Source: Sales Benchmark Index (SBI)
You can do it through reports, in group simulations, or by sitting one on one with every team member.
Whichever you choose, remember McLoughlan’s advice about setting the right environment to get customer collaboration and apply it to your team as well.
To get your employees to collaborate, you must make sure they know you’re not out for a witch hunt. “The way you and your leadership respond to rough buyer feedback will steer your team’s attitude and interest in win-loss interviewing. Our clients that see the strongest returns on investment… both in revenue and in sales performance approach win-loss interviewing as a way to improve – and not as a way to spotlight poor performance,” writes Melissa Short, VP of product management at Primary Intelligence.
She recommends that “executives, directors, and managers… abandon the question, which team member is responsible for this lost opportunity? And replace it with, what can we learn from this, and how can we avoid this mistake in the future?”
Concerned if your win/loss program is actually a witch hunt? Check out this infographic from Primary Intelligence:
Source: Primary Intelligence
Analyze Inter-Departmental Communication Gaps
When you actively search for communication gaps between your team and your customers, you’ll more often than not discover communication gaps between your own internal departments.
Let’s take a very common customer complaint. Imagine having to explain an issue from scratch after being transferred to another agent, or when they try to pick up service on a different channel than the one they originally started on. Or when a single customer who communicated with your marketing team on Twitter, then switched to email, then tried the phone, odds are a separate agent answered each time and is unaware of previous interactions they had with your company.
Usually, one agent has no idea what another agent has already done, but that’s easier to find out if they’re in the same department, working toward the same goals.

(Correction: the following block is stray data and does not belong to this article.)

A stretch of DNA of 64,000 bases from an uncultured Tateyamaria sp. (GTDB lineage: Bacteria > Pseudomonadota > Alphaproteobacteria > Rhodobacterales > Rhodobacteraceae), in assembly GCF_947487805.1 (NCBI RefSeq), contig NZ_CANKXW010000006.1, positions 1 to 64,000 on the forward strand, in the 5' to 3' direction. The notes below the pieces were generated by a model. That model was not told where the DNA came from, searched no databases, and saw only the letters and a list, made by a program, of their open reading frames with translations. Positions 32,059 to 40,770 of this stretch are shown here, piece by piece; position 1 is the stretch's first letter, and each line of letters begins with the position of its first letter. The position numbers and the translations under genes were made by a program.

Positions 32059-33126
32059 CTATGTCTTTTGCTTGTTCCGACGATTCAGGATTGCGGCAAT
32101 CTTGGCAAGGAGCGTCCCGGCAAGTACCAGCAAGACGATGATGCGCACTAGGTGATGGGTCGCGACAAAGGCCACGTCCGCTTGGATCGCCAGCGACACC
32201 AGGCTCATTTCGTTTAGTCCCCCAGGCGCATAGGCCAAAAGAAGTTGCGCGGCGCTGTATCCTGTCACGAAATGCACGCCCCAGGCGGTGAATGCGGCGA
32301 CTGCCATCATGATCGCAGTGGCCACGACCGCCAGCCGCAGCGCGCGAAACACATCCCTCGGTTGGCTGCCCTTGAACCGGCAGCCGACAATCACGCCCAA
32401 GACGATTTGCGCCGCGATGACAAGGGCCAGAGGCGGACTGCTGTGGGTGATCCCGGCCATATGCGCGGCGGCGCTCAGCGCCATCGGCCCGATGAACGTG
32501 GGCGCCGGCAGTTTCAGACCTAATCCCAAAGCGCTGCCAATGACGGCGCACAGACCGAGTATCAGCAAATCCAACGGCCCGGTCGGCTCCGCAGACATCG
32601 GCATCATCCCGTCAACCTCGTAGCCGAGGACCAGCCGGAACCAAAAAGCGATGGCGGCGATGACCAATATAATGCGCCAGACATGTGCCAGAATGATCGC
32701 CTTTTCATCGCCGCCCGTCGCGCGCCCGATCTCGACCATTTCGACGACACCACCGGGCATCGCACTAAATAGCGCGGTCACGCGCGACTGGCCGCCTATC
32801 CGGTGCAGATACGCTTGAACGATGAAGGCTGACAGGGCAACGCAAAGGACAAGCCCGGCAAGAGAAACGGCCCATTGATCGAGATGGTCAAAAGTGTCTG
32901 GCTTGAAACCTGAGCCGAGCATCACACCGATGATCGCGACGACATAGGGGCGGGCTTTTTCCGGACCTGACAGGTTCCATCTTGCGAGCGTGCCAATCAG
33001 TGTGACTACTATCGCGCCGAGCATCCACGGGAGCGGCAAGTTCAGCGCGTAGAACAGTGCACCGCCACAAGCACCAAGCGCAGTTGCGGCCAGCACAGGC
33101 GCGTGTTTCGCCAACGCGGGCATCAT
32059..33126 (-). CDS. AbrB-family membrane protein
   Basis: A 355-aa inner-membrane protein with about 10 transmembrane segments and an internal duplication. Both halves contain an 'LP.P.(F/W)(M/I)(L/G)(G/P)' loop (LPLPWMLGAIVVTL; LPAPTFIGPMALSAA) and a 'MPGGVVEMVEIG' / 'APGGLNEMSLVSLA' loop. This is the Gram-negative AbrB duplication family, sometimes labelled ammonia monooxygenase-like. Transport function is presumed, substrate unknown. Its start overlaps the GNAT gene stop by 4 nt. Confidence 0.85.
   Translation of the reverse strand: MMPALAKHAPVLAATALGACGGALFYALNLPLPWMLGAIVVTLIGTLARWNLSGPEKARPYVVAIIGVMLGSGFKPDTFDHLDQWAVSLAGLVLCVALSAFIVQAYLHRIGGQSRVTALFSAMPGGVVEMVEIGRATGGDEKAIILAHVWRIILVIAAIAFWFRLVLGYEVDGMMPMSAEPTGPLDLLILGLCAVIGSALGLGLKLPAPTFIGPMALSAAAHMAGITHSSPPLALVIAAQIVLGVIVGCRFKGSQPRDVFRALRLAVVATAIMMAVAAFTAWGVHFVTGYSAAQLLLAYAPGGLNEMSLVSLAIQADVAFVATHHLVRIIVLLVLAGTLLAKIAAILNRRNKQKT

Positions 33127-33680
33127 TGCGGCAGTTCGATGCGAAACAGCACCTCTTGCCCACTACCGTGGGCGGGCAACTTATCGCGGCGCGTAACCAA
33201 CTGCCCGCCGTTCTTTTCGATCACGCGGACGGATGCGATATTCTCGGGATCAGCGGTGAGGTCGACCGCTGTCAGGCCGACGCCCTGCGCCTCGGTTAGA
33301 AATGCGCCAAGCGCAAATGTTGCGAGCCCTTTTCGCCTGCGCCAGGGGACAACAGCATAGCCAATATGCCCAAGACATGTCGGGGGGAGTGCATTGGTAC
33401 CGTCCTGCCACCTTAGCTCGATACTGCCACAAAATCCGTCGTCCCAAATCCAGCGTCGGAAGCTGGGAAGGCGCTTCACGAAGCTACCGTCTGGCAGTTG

But what happens across departments?
The product team develops a new feature, which marketing pushes via different channels, but prospects tell the sales department this feature isn’t critical to them, and customers complain to customer service that the feature doesn’t work.
Alternatively, the customer service team doesn’t know to identify high risks or hot opportunities and fails to transfer necessary data to other departments.
And what that leads to is lost sales and upsell opportunities.
But it doesn’t have to be this way. Check out our 5 step guide for turning account management into an organization-wide effort. We promise you’ll learn a lot, laugh a little, and hear a couple of customer success executives sing.
Commit to Increasing Your Win Percentages This Year
It’s likely you already have a lot on your to-do list, and it’s tough to even think about adding new processes. But remember the mantra “work smarter, not harder”. It’s OK if it takes you a little longer to implement, but the sooner you begin, the sooner you’ll start seeing higher win rates, the sooner it’ll become easier to close or upsell deals.